Let me point out some of the other “Systems of Engagement” over the years. For years, we’ve all been using something called Lotus Notes and/or Microsoft Exchange as a primary system to engage with our inner and outer worlds. This engagement format is called email … you may have heard of it. Kidding aside, we use email socially and always have. We use email to engage with others. We use email as a substitute for content management. Ever send an email confirming a lunch date? Ever communicate project details in the body of an email? Ever keep your documents in your email system as attachments so you know where they are? You get the idea. Email is not exactly a newfangled idea and no one can claim these same email systems also serve any legitimate record keeping purpose. There is enough case law and standards to fill a warehouse on that point (pardon the paper pun). More recently, instant messaging has even supplanted email for some of those same purposes especially as a way to quickly engage and collaborate to resolve issues. No one is confused about the purpose of instant messaging systems. It can even be argued that certain structured business systems like SAP are used in the same model when coupled with ECM to manage key business processes such as accounts payable. The point being, you engage in one place and keep records or content in another place. Use the tool best suited to the purpose.

Using technology like email and instant messaging to engage with, collaborate and communicate on content related topics with people is not a new idea. Social media is just the next thing in the same model. On one hand, giving social media and collaboration systems a proper label is a good thing. On the other hand, give me a break … any Records Manager doing electronic records embraced the concept of “record making applications” and “record keeping systems” a long time ago. It’s a long standing proven model for managing information. Let’s call it what it is.

I applaud AIIM and Moore for putting this idea out there but I also think they have both missed the mark. “Systems of Engagement” is a bigger, different and proven idea than how both currently talking about it. Maybe I am Luddite, but this seems to me like this simply a proven idea that got a fresh coat of paint.

As AIIM and Moore use words like “revolution” and “profound implications” in their promotional materials I think I’ll break out my Back to the Future DVD and stay a little more grounded.  Like a beloved old movie, I am still a fan of both Moore and AIIM.  However, I recommend you see this particular movie for yourself and try to separate the hype from the idea itself.  If you do, let me know whether you agree … is this an original idea or a simply a movie sequel?

Why Information Lifecycle Management (ILM) Failed But Needs an Updated Look

If you know me, you know I advocate something called Information Lifecycle Governance (ILG) as the proper model for managing information over its’ lifespan.  I was reminded recently (at IOD) during a conversation with Sheila Childs, who is a top Gartner analyst in this subject area, of a running dialogue we have on the differences between governance at the storage layer and using records management and retention models as an alternative approach.  This got me thinking about the origins of the ILG model and I decided to take a trip in the “way-back” machine for this posting.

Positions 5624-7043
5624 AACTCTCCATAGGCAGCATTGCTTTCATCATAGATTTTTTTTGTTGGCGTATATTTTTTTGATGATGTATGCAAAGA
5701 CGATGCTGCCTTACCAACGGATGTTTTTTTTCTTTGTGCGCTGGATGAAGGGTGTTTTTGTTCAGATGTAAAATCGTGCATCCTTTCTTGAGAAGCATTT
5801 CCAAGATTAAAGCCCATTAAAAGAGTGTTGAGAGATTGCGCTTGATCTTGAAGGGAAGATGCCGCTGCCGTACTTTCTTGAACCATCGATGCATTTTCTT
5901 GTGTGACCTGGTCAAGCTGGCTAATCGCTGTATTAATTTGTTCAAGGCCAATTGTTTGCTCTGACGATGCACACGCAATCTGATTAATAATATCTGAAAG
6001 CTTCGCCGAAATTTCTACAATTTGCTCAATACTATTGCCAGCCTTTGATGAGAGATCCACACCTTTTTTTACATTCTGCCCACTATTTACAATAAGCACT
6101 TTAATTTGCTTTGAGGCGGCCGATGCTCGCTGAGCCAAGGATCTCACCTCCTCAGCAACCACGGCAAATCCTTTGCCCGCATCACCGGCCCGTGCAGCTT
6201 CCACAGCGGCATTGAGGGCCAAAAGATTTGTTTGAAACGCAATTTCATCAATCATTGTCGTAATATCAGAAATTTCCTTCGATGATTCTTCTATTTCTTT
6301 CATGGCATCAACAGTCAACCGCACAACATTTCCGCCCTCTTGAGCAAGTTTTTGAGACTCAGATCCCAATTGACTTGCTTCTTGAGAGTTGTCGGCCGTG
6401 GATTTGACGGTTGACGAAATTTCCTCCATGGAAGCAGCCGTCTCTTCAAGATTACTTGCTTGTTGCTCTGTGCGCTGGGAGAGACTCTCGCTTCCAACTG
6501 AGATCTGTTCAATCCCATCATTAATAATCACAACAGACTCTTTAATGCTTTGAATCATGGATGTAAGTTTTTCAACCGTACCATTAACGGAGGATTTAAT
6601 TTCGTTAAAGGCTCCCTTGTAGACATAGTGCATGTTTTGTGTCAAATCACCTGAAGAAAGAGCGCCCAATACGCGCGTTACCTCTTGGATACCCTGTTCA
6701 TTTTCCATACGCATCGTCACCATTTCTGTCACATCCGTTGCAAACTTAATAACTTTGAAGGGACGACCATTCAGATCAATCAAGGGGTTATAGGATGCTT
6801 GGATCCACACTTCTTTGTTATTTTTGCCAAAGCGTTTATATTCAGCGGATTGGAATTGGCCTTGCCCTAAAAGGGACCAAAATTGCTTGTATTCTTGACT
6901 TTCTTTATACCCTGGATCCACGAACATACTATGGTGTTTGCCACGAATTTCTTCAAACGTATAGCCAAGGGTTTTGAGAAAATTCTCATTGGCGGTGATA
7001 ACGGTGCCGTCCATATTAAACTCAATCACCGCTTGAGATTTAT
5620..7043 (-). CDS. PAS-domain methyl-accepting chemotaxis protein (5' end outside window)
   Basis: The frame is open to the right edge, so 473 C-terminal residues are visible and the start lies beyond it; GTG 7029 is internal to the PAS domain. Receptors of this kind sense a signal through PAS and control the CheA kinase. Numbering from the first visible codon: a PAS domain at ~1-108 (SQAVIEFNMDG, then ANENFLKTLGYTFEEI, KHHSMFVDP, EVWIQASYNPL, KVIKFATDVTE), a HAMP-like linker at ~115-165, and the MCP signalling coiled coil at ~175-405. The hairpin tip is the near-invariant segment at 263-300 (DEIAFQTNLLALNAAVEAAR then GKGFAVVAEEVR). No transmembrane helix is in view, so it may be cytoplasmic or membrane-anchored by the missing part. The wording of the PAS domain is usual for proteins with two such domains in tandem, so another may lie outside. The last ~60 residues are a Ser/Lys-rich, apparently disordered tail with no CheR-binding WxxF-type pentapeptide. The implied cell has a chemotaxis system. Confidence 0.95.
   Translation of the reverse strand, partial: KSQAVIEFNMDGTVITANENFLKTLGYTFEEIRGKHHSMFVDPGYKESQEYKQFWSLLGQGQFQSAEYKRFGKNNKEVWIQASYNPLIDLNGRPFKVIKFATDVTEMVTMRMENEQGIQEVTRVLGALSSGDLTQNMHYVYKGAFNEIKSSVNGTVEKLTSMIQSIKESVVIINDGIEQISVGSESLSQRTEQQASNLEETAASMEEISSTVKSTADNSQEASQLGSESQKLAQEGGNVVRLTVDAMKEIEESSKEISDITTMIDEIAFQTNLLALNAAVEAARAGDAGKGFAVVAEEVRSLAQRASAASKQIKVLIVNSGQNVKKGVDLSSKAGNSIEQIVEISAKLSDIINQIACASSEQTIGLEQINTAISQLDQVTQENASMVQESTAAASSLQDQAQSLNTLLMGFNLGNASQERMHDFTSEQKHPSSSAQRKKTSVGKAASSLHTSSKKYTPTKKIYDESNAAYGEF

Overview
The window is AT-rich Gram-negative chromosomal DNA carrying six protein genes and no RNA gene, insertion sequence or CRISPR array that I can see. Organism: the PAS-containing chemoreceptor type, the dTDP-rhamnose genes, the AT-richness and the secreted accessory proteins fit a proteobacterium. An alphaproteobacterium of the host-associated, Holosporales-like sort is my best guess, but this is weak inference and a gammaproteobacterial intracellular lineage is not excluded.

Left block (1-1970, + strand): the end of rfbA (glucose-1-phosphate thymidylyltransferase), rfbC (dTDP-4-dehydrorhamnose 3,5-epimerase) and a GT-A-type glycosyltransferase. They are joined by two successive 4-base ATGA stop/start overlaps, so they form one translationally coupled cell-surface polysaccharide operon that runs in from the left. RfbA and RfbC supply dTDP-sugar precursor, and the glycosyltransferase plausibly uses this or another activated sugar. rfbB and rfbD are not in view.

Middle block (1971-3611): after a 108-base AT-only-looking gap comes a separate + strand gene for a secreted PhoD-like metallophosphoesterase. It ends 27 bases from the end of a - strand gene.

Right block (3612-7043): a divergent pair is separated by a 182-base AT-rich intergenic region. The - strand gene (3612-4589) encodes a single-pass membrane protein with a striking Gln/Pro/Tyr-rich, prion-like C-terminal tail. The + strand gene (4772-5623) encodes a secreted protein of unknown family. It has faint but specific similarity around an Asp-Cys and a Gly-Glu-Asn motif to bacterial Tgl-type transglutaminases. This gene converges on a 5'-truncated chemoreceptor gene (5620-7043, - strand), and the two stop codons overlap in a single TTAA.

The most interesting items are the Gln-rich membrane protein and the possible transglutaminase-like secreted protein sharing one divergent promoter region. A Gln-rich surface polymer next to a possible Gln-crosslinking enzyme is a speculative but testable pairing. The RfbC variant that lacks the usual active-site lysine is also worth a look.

Accordingly to Wikipedia as of this writing, Information Lifecycle Management refers to a wide-ranging set of strategies for administering storage systems on computing devices.  Searchstorage.com (an online storage magazine) offers the following explanation:  Information life cycle management (ILM) is a comprehensive approach to managing the flow of an information system’s data and associated metadata from creation and initial storage to the time when it becomes obsolete and is deleted. Unlike earlier approaches to data storage management, ILM involves all aspects of dealing with data, starting with user practices, rather than just automating storage procedures, as for example, hierarchical storage management (HSM) does. Also in contrast to older systems, ILM enables more complex criteria for storage management than data age and frequency if access. ILM products automate the processes involved, typically organizing data into separate tiers according to specified policies, and automating data migration from one tier to another based on those criteria. As a rule, newer data, and data that must be accessed more frequently, is stored on faster, but more expensive storage media, while less critical data is stored on cheaper, but slower media. However, the ILM approach recognizes that the importance of any data does not rely solely on its age or how often it’s accessed. Users can specify different policies for data that declines in value at different rates or that retains its value throughout its life span. A path management application, either as a component of ILM software or working in conjunction with it, makes it possible to retrieve any data stored by keeping track of where everything is in the storage cycle.

If you were able to get all the way through that (I had to read it 3 times) you probably concluded that (1) it was way too complicated (2) was very storage centric and likely too costly (3) was incomplete.  These are all reasons why this concept never took hold and is widely considered a failed concept.

But hold on … let’s not throw the baby out with the bath water quite yet.  The underlying idea is sound but needs modification.  In my opinion, here is what was wrong with the notion of ILM when it came to prominence in 2002 or so: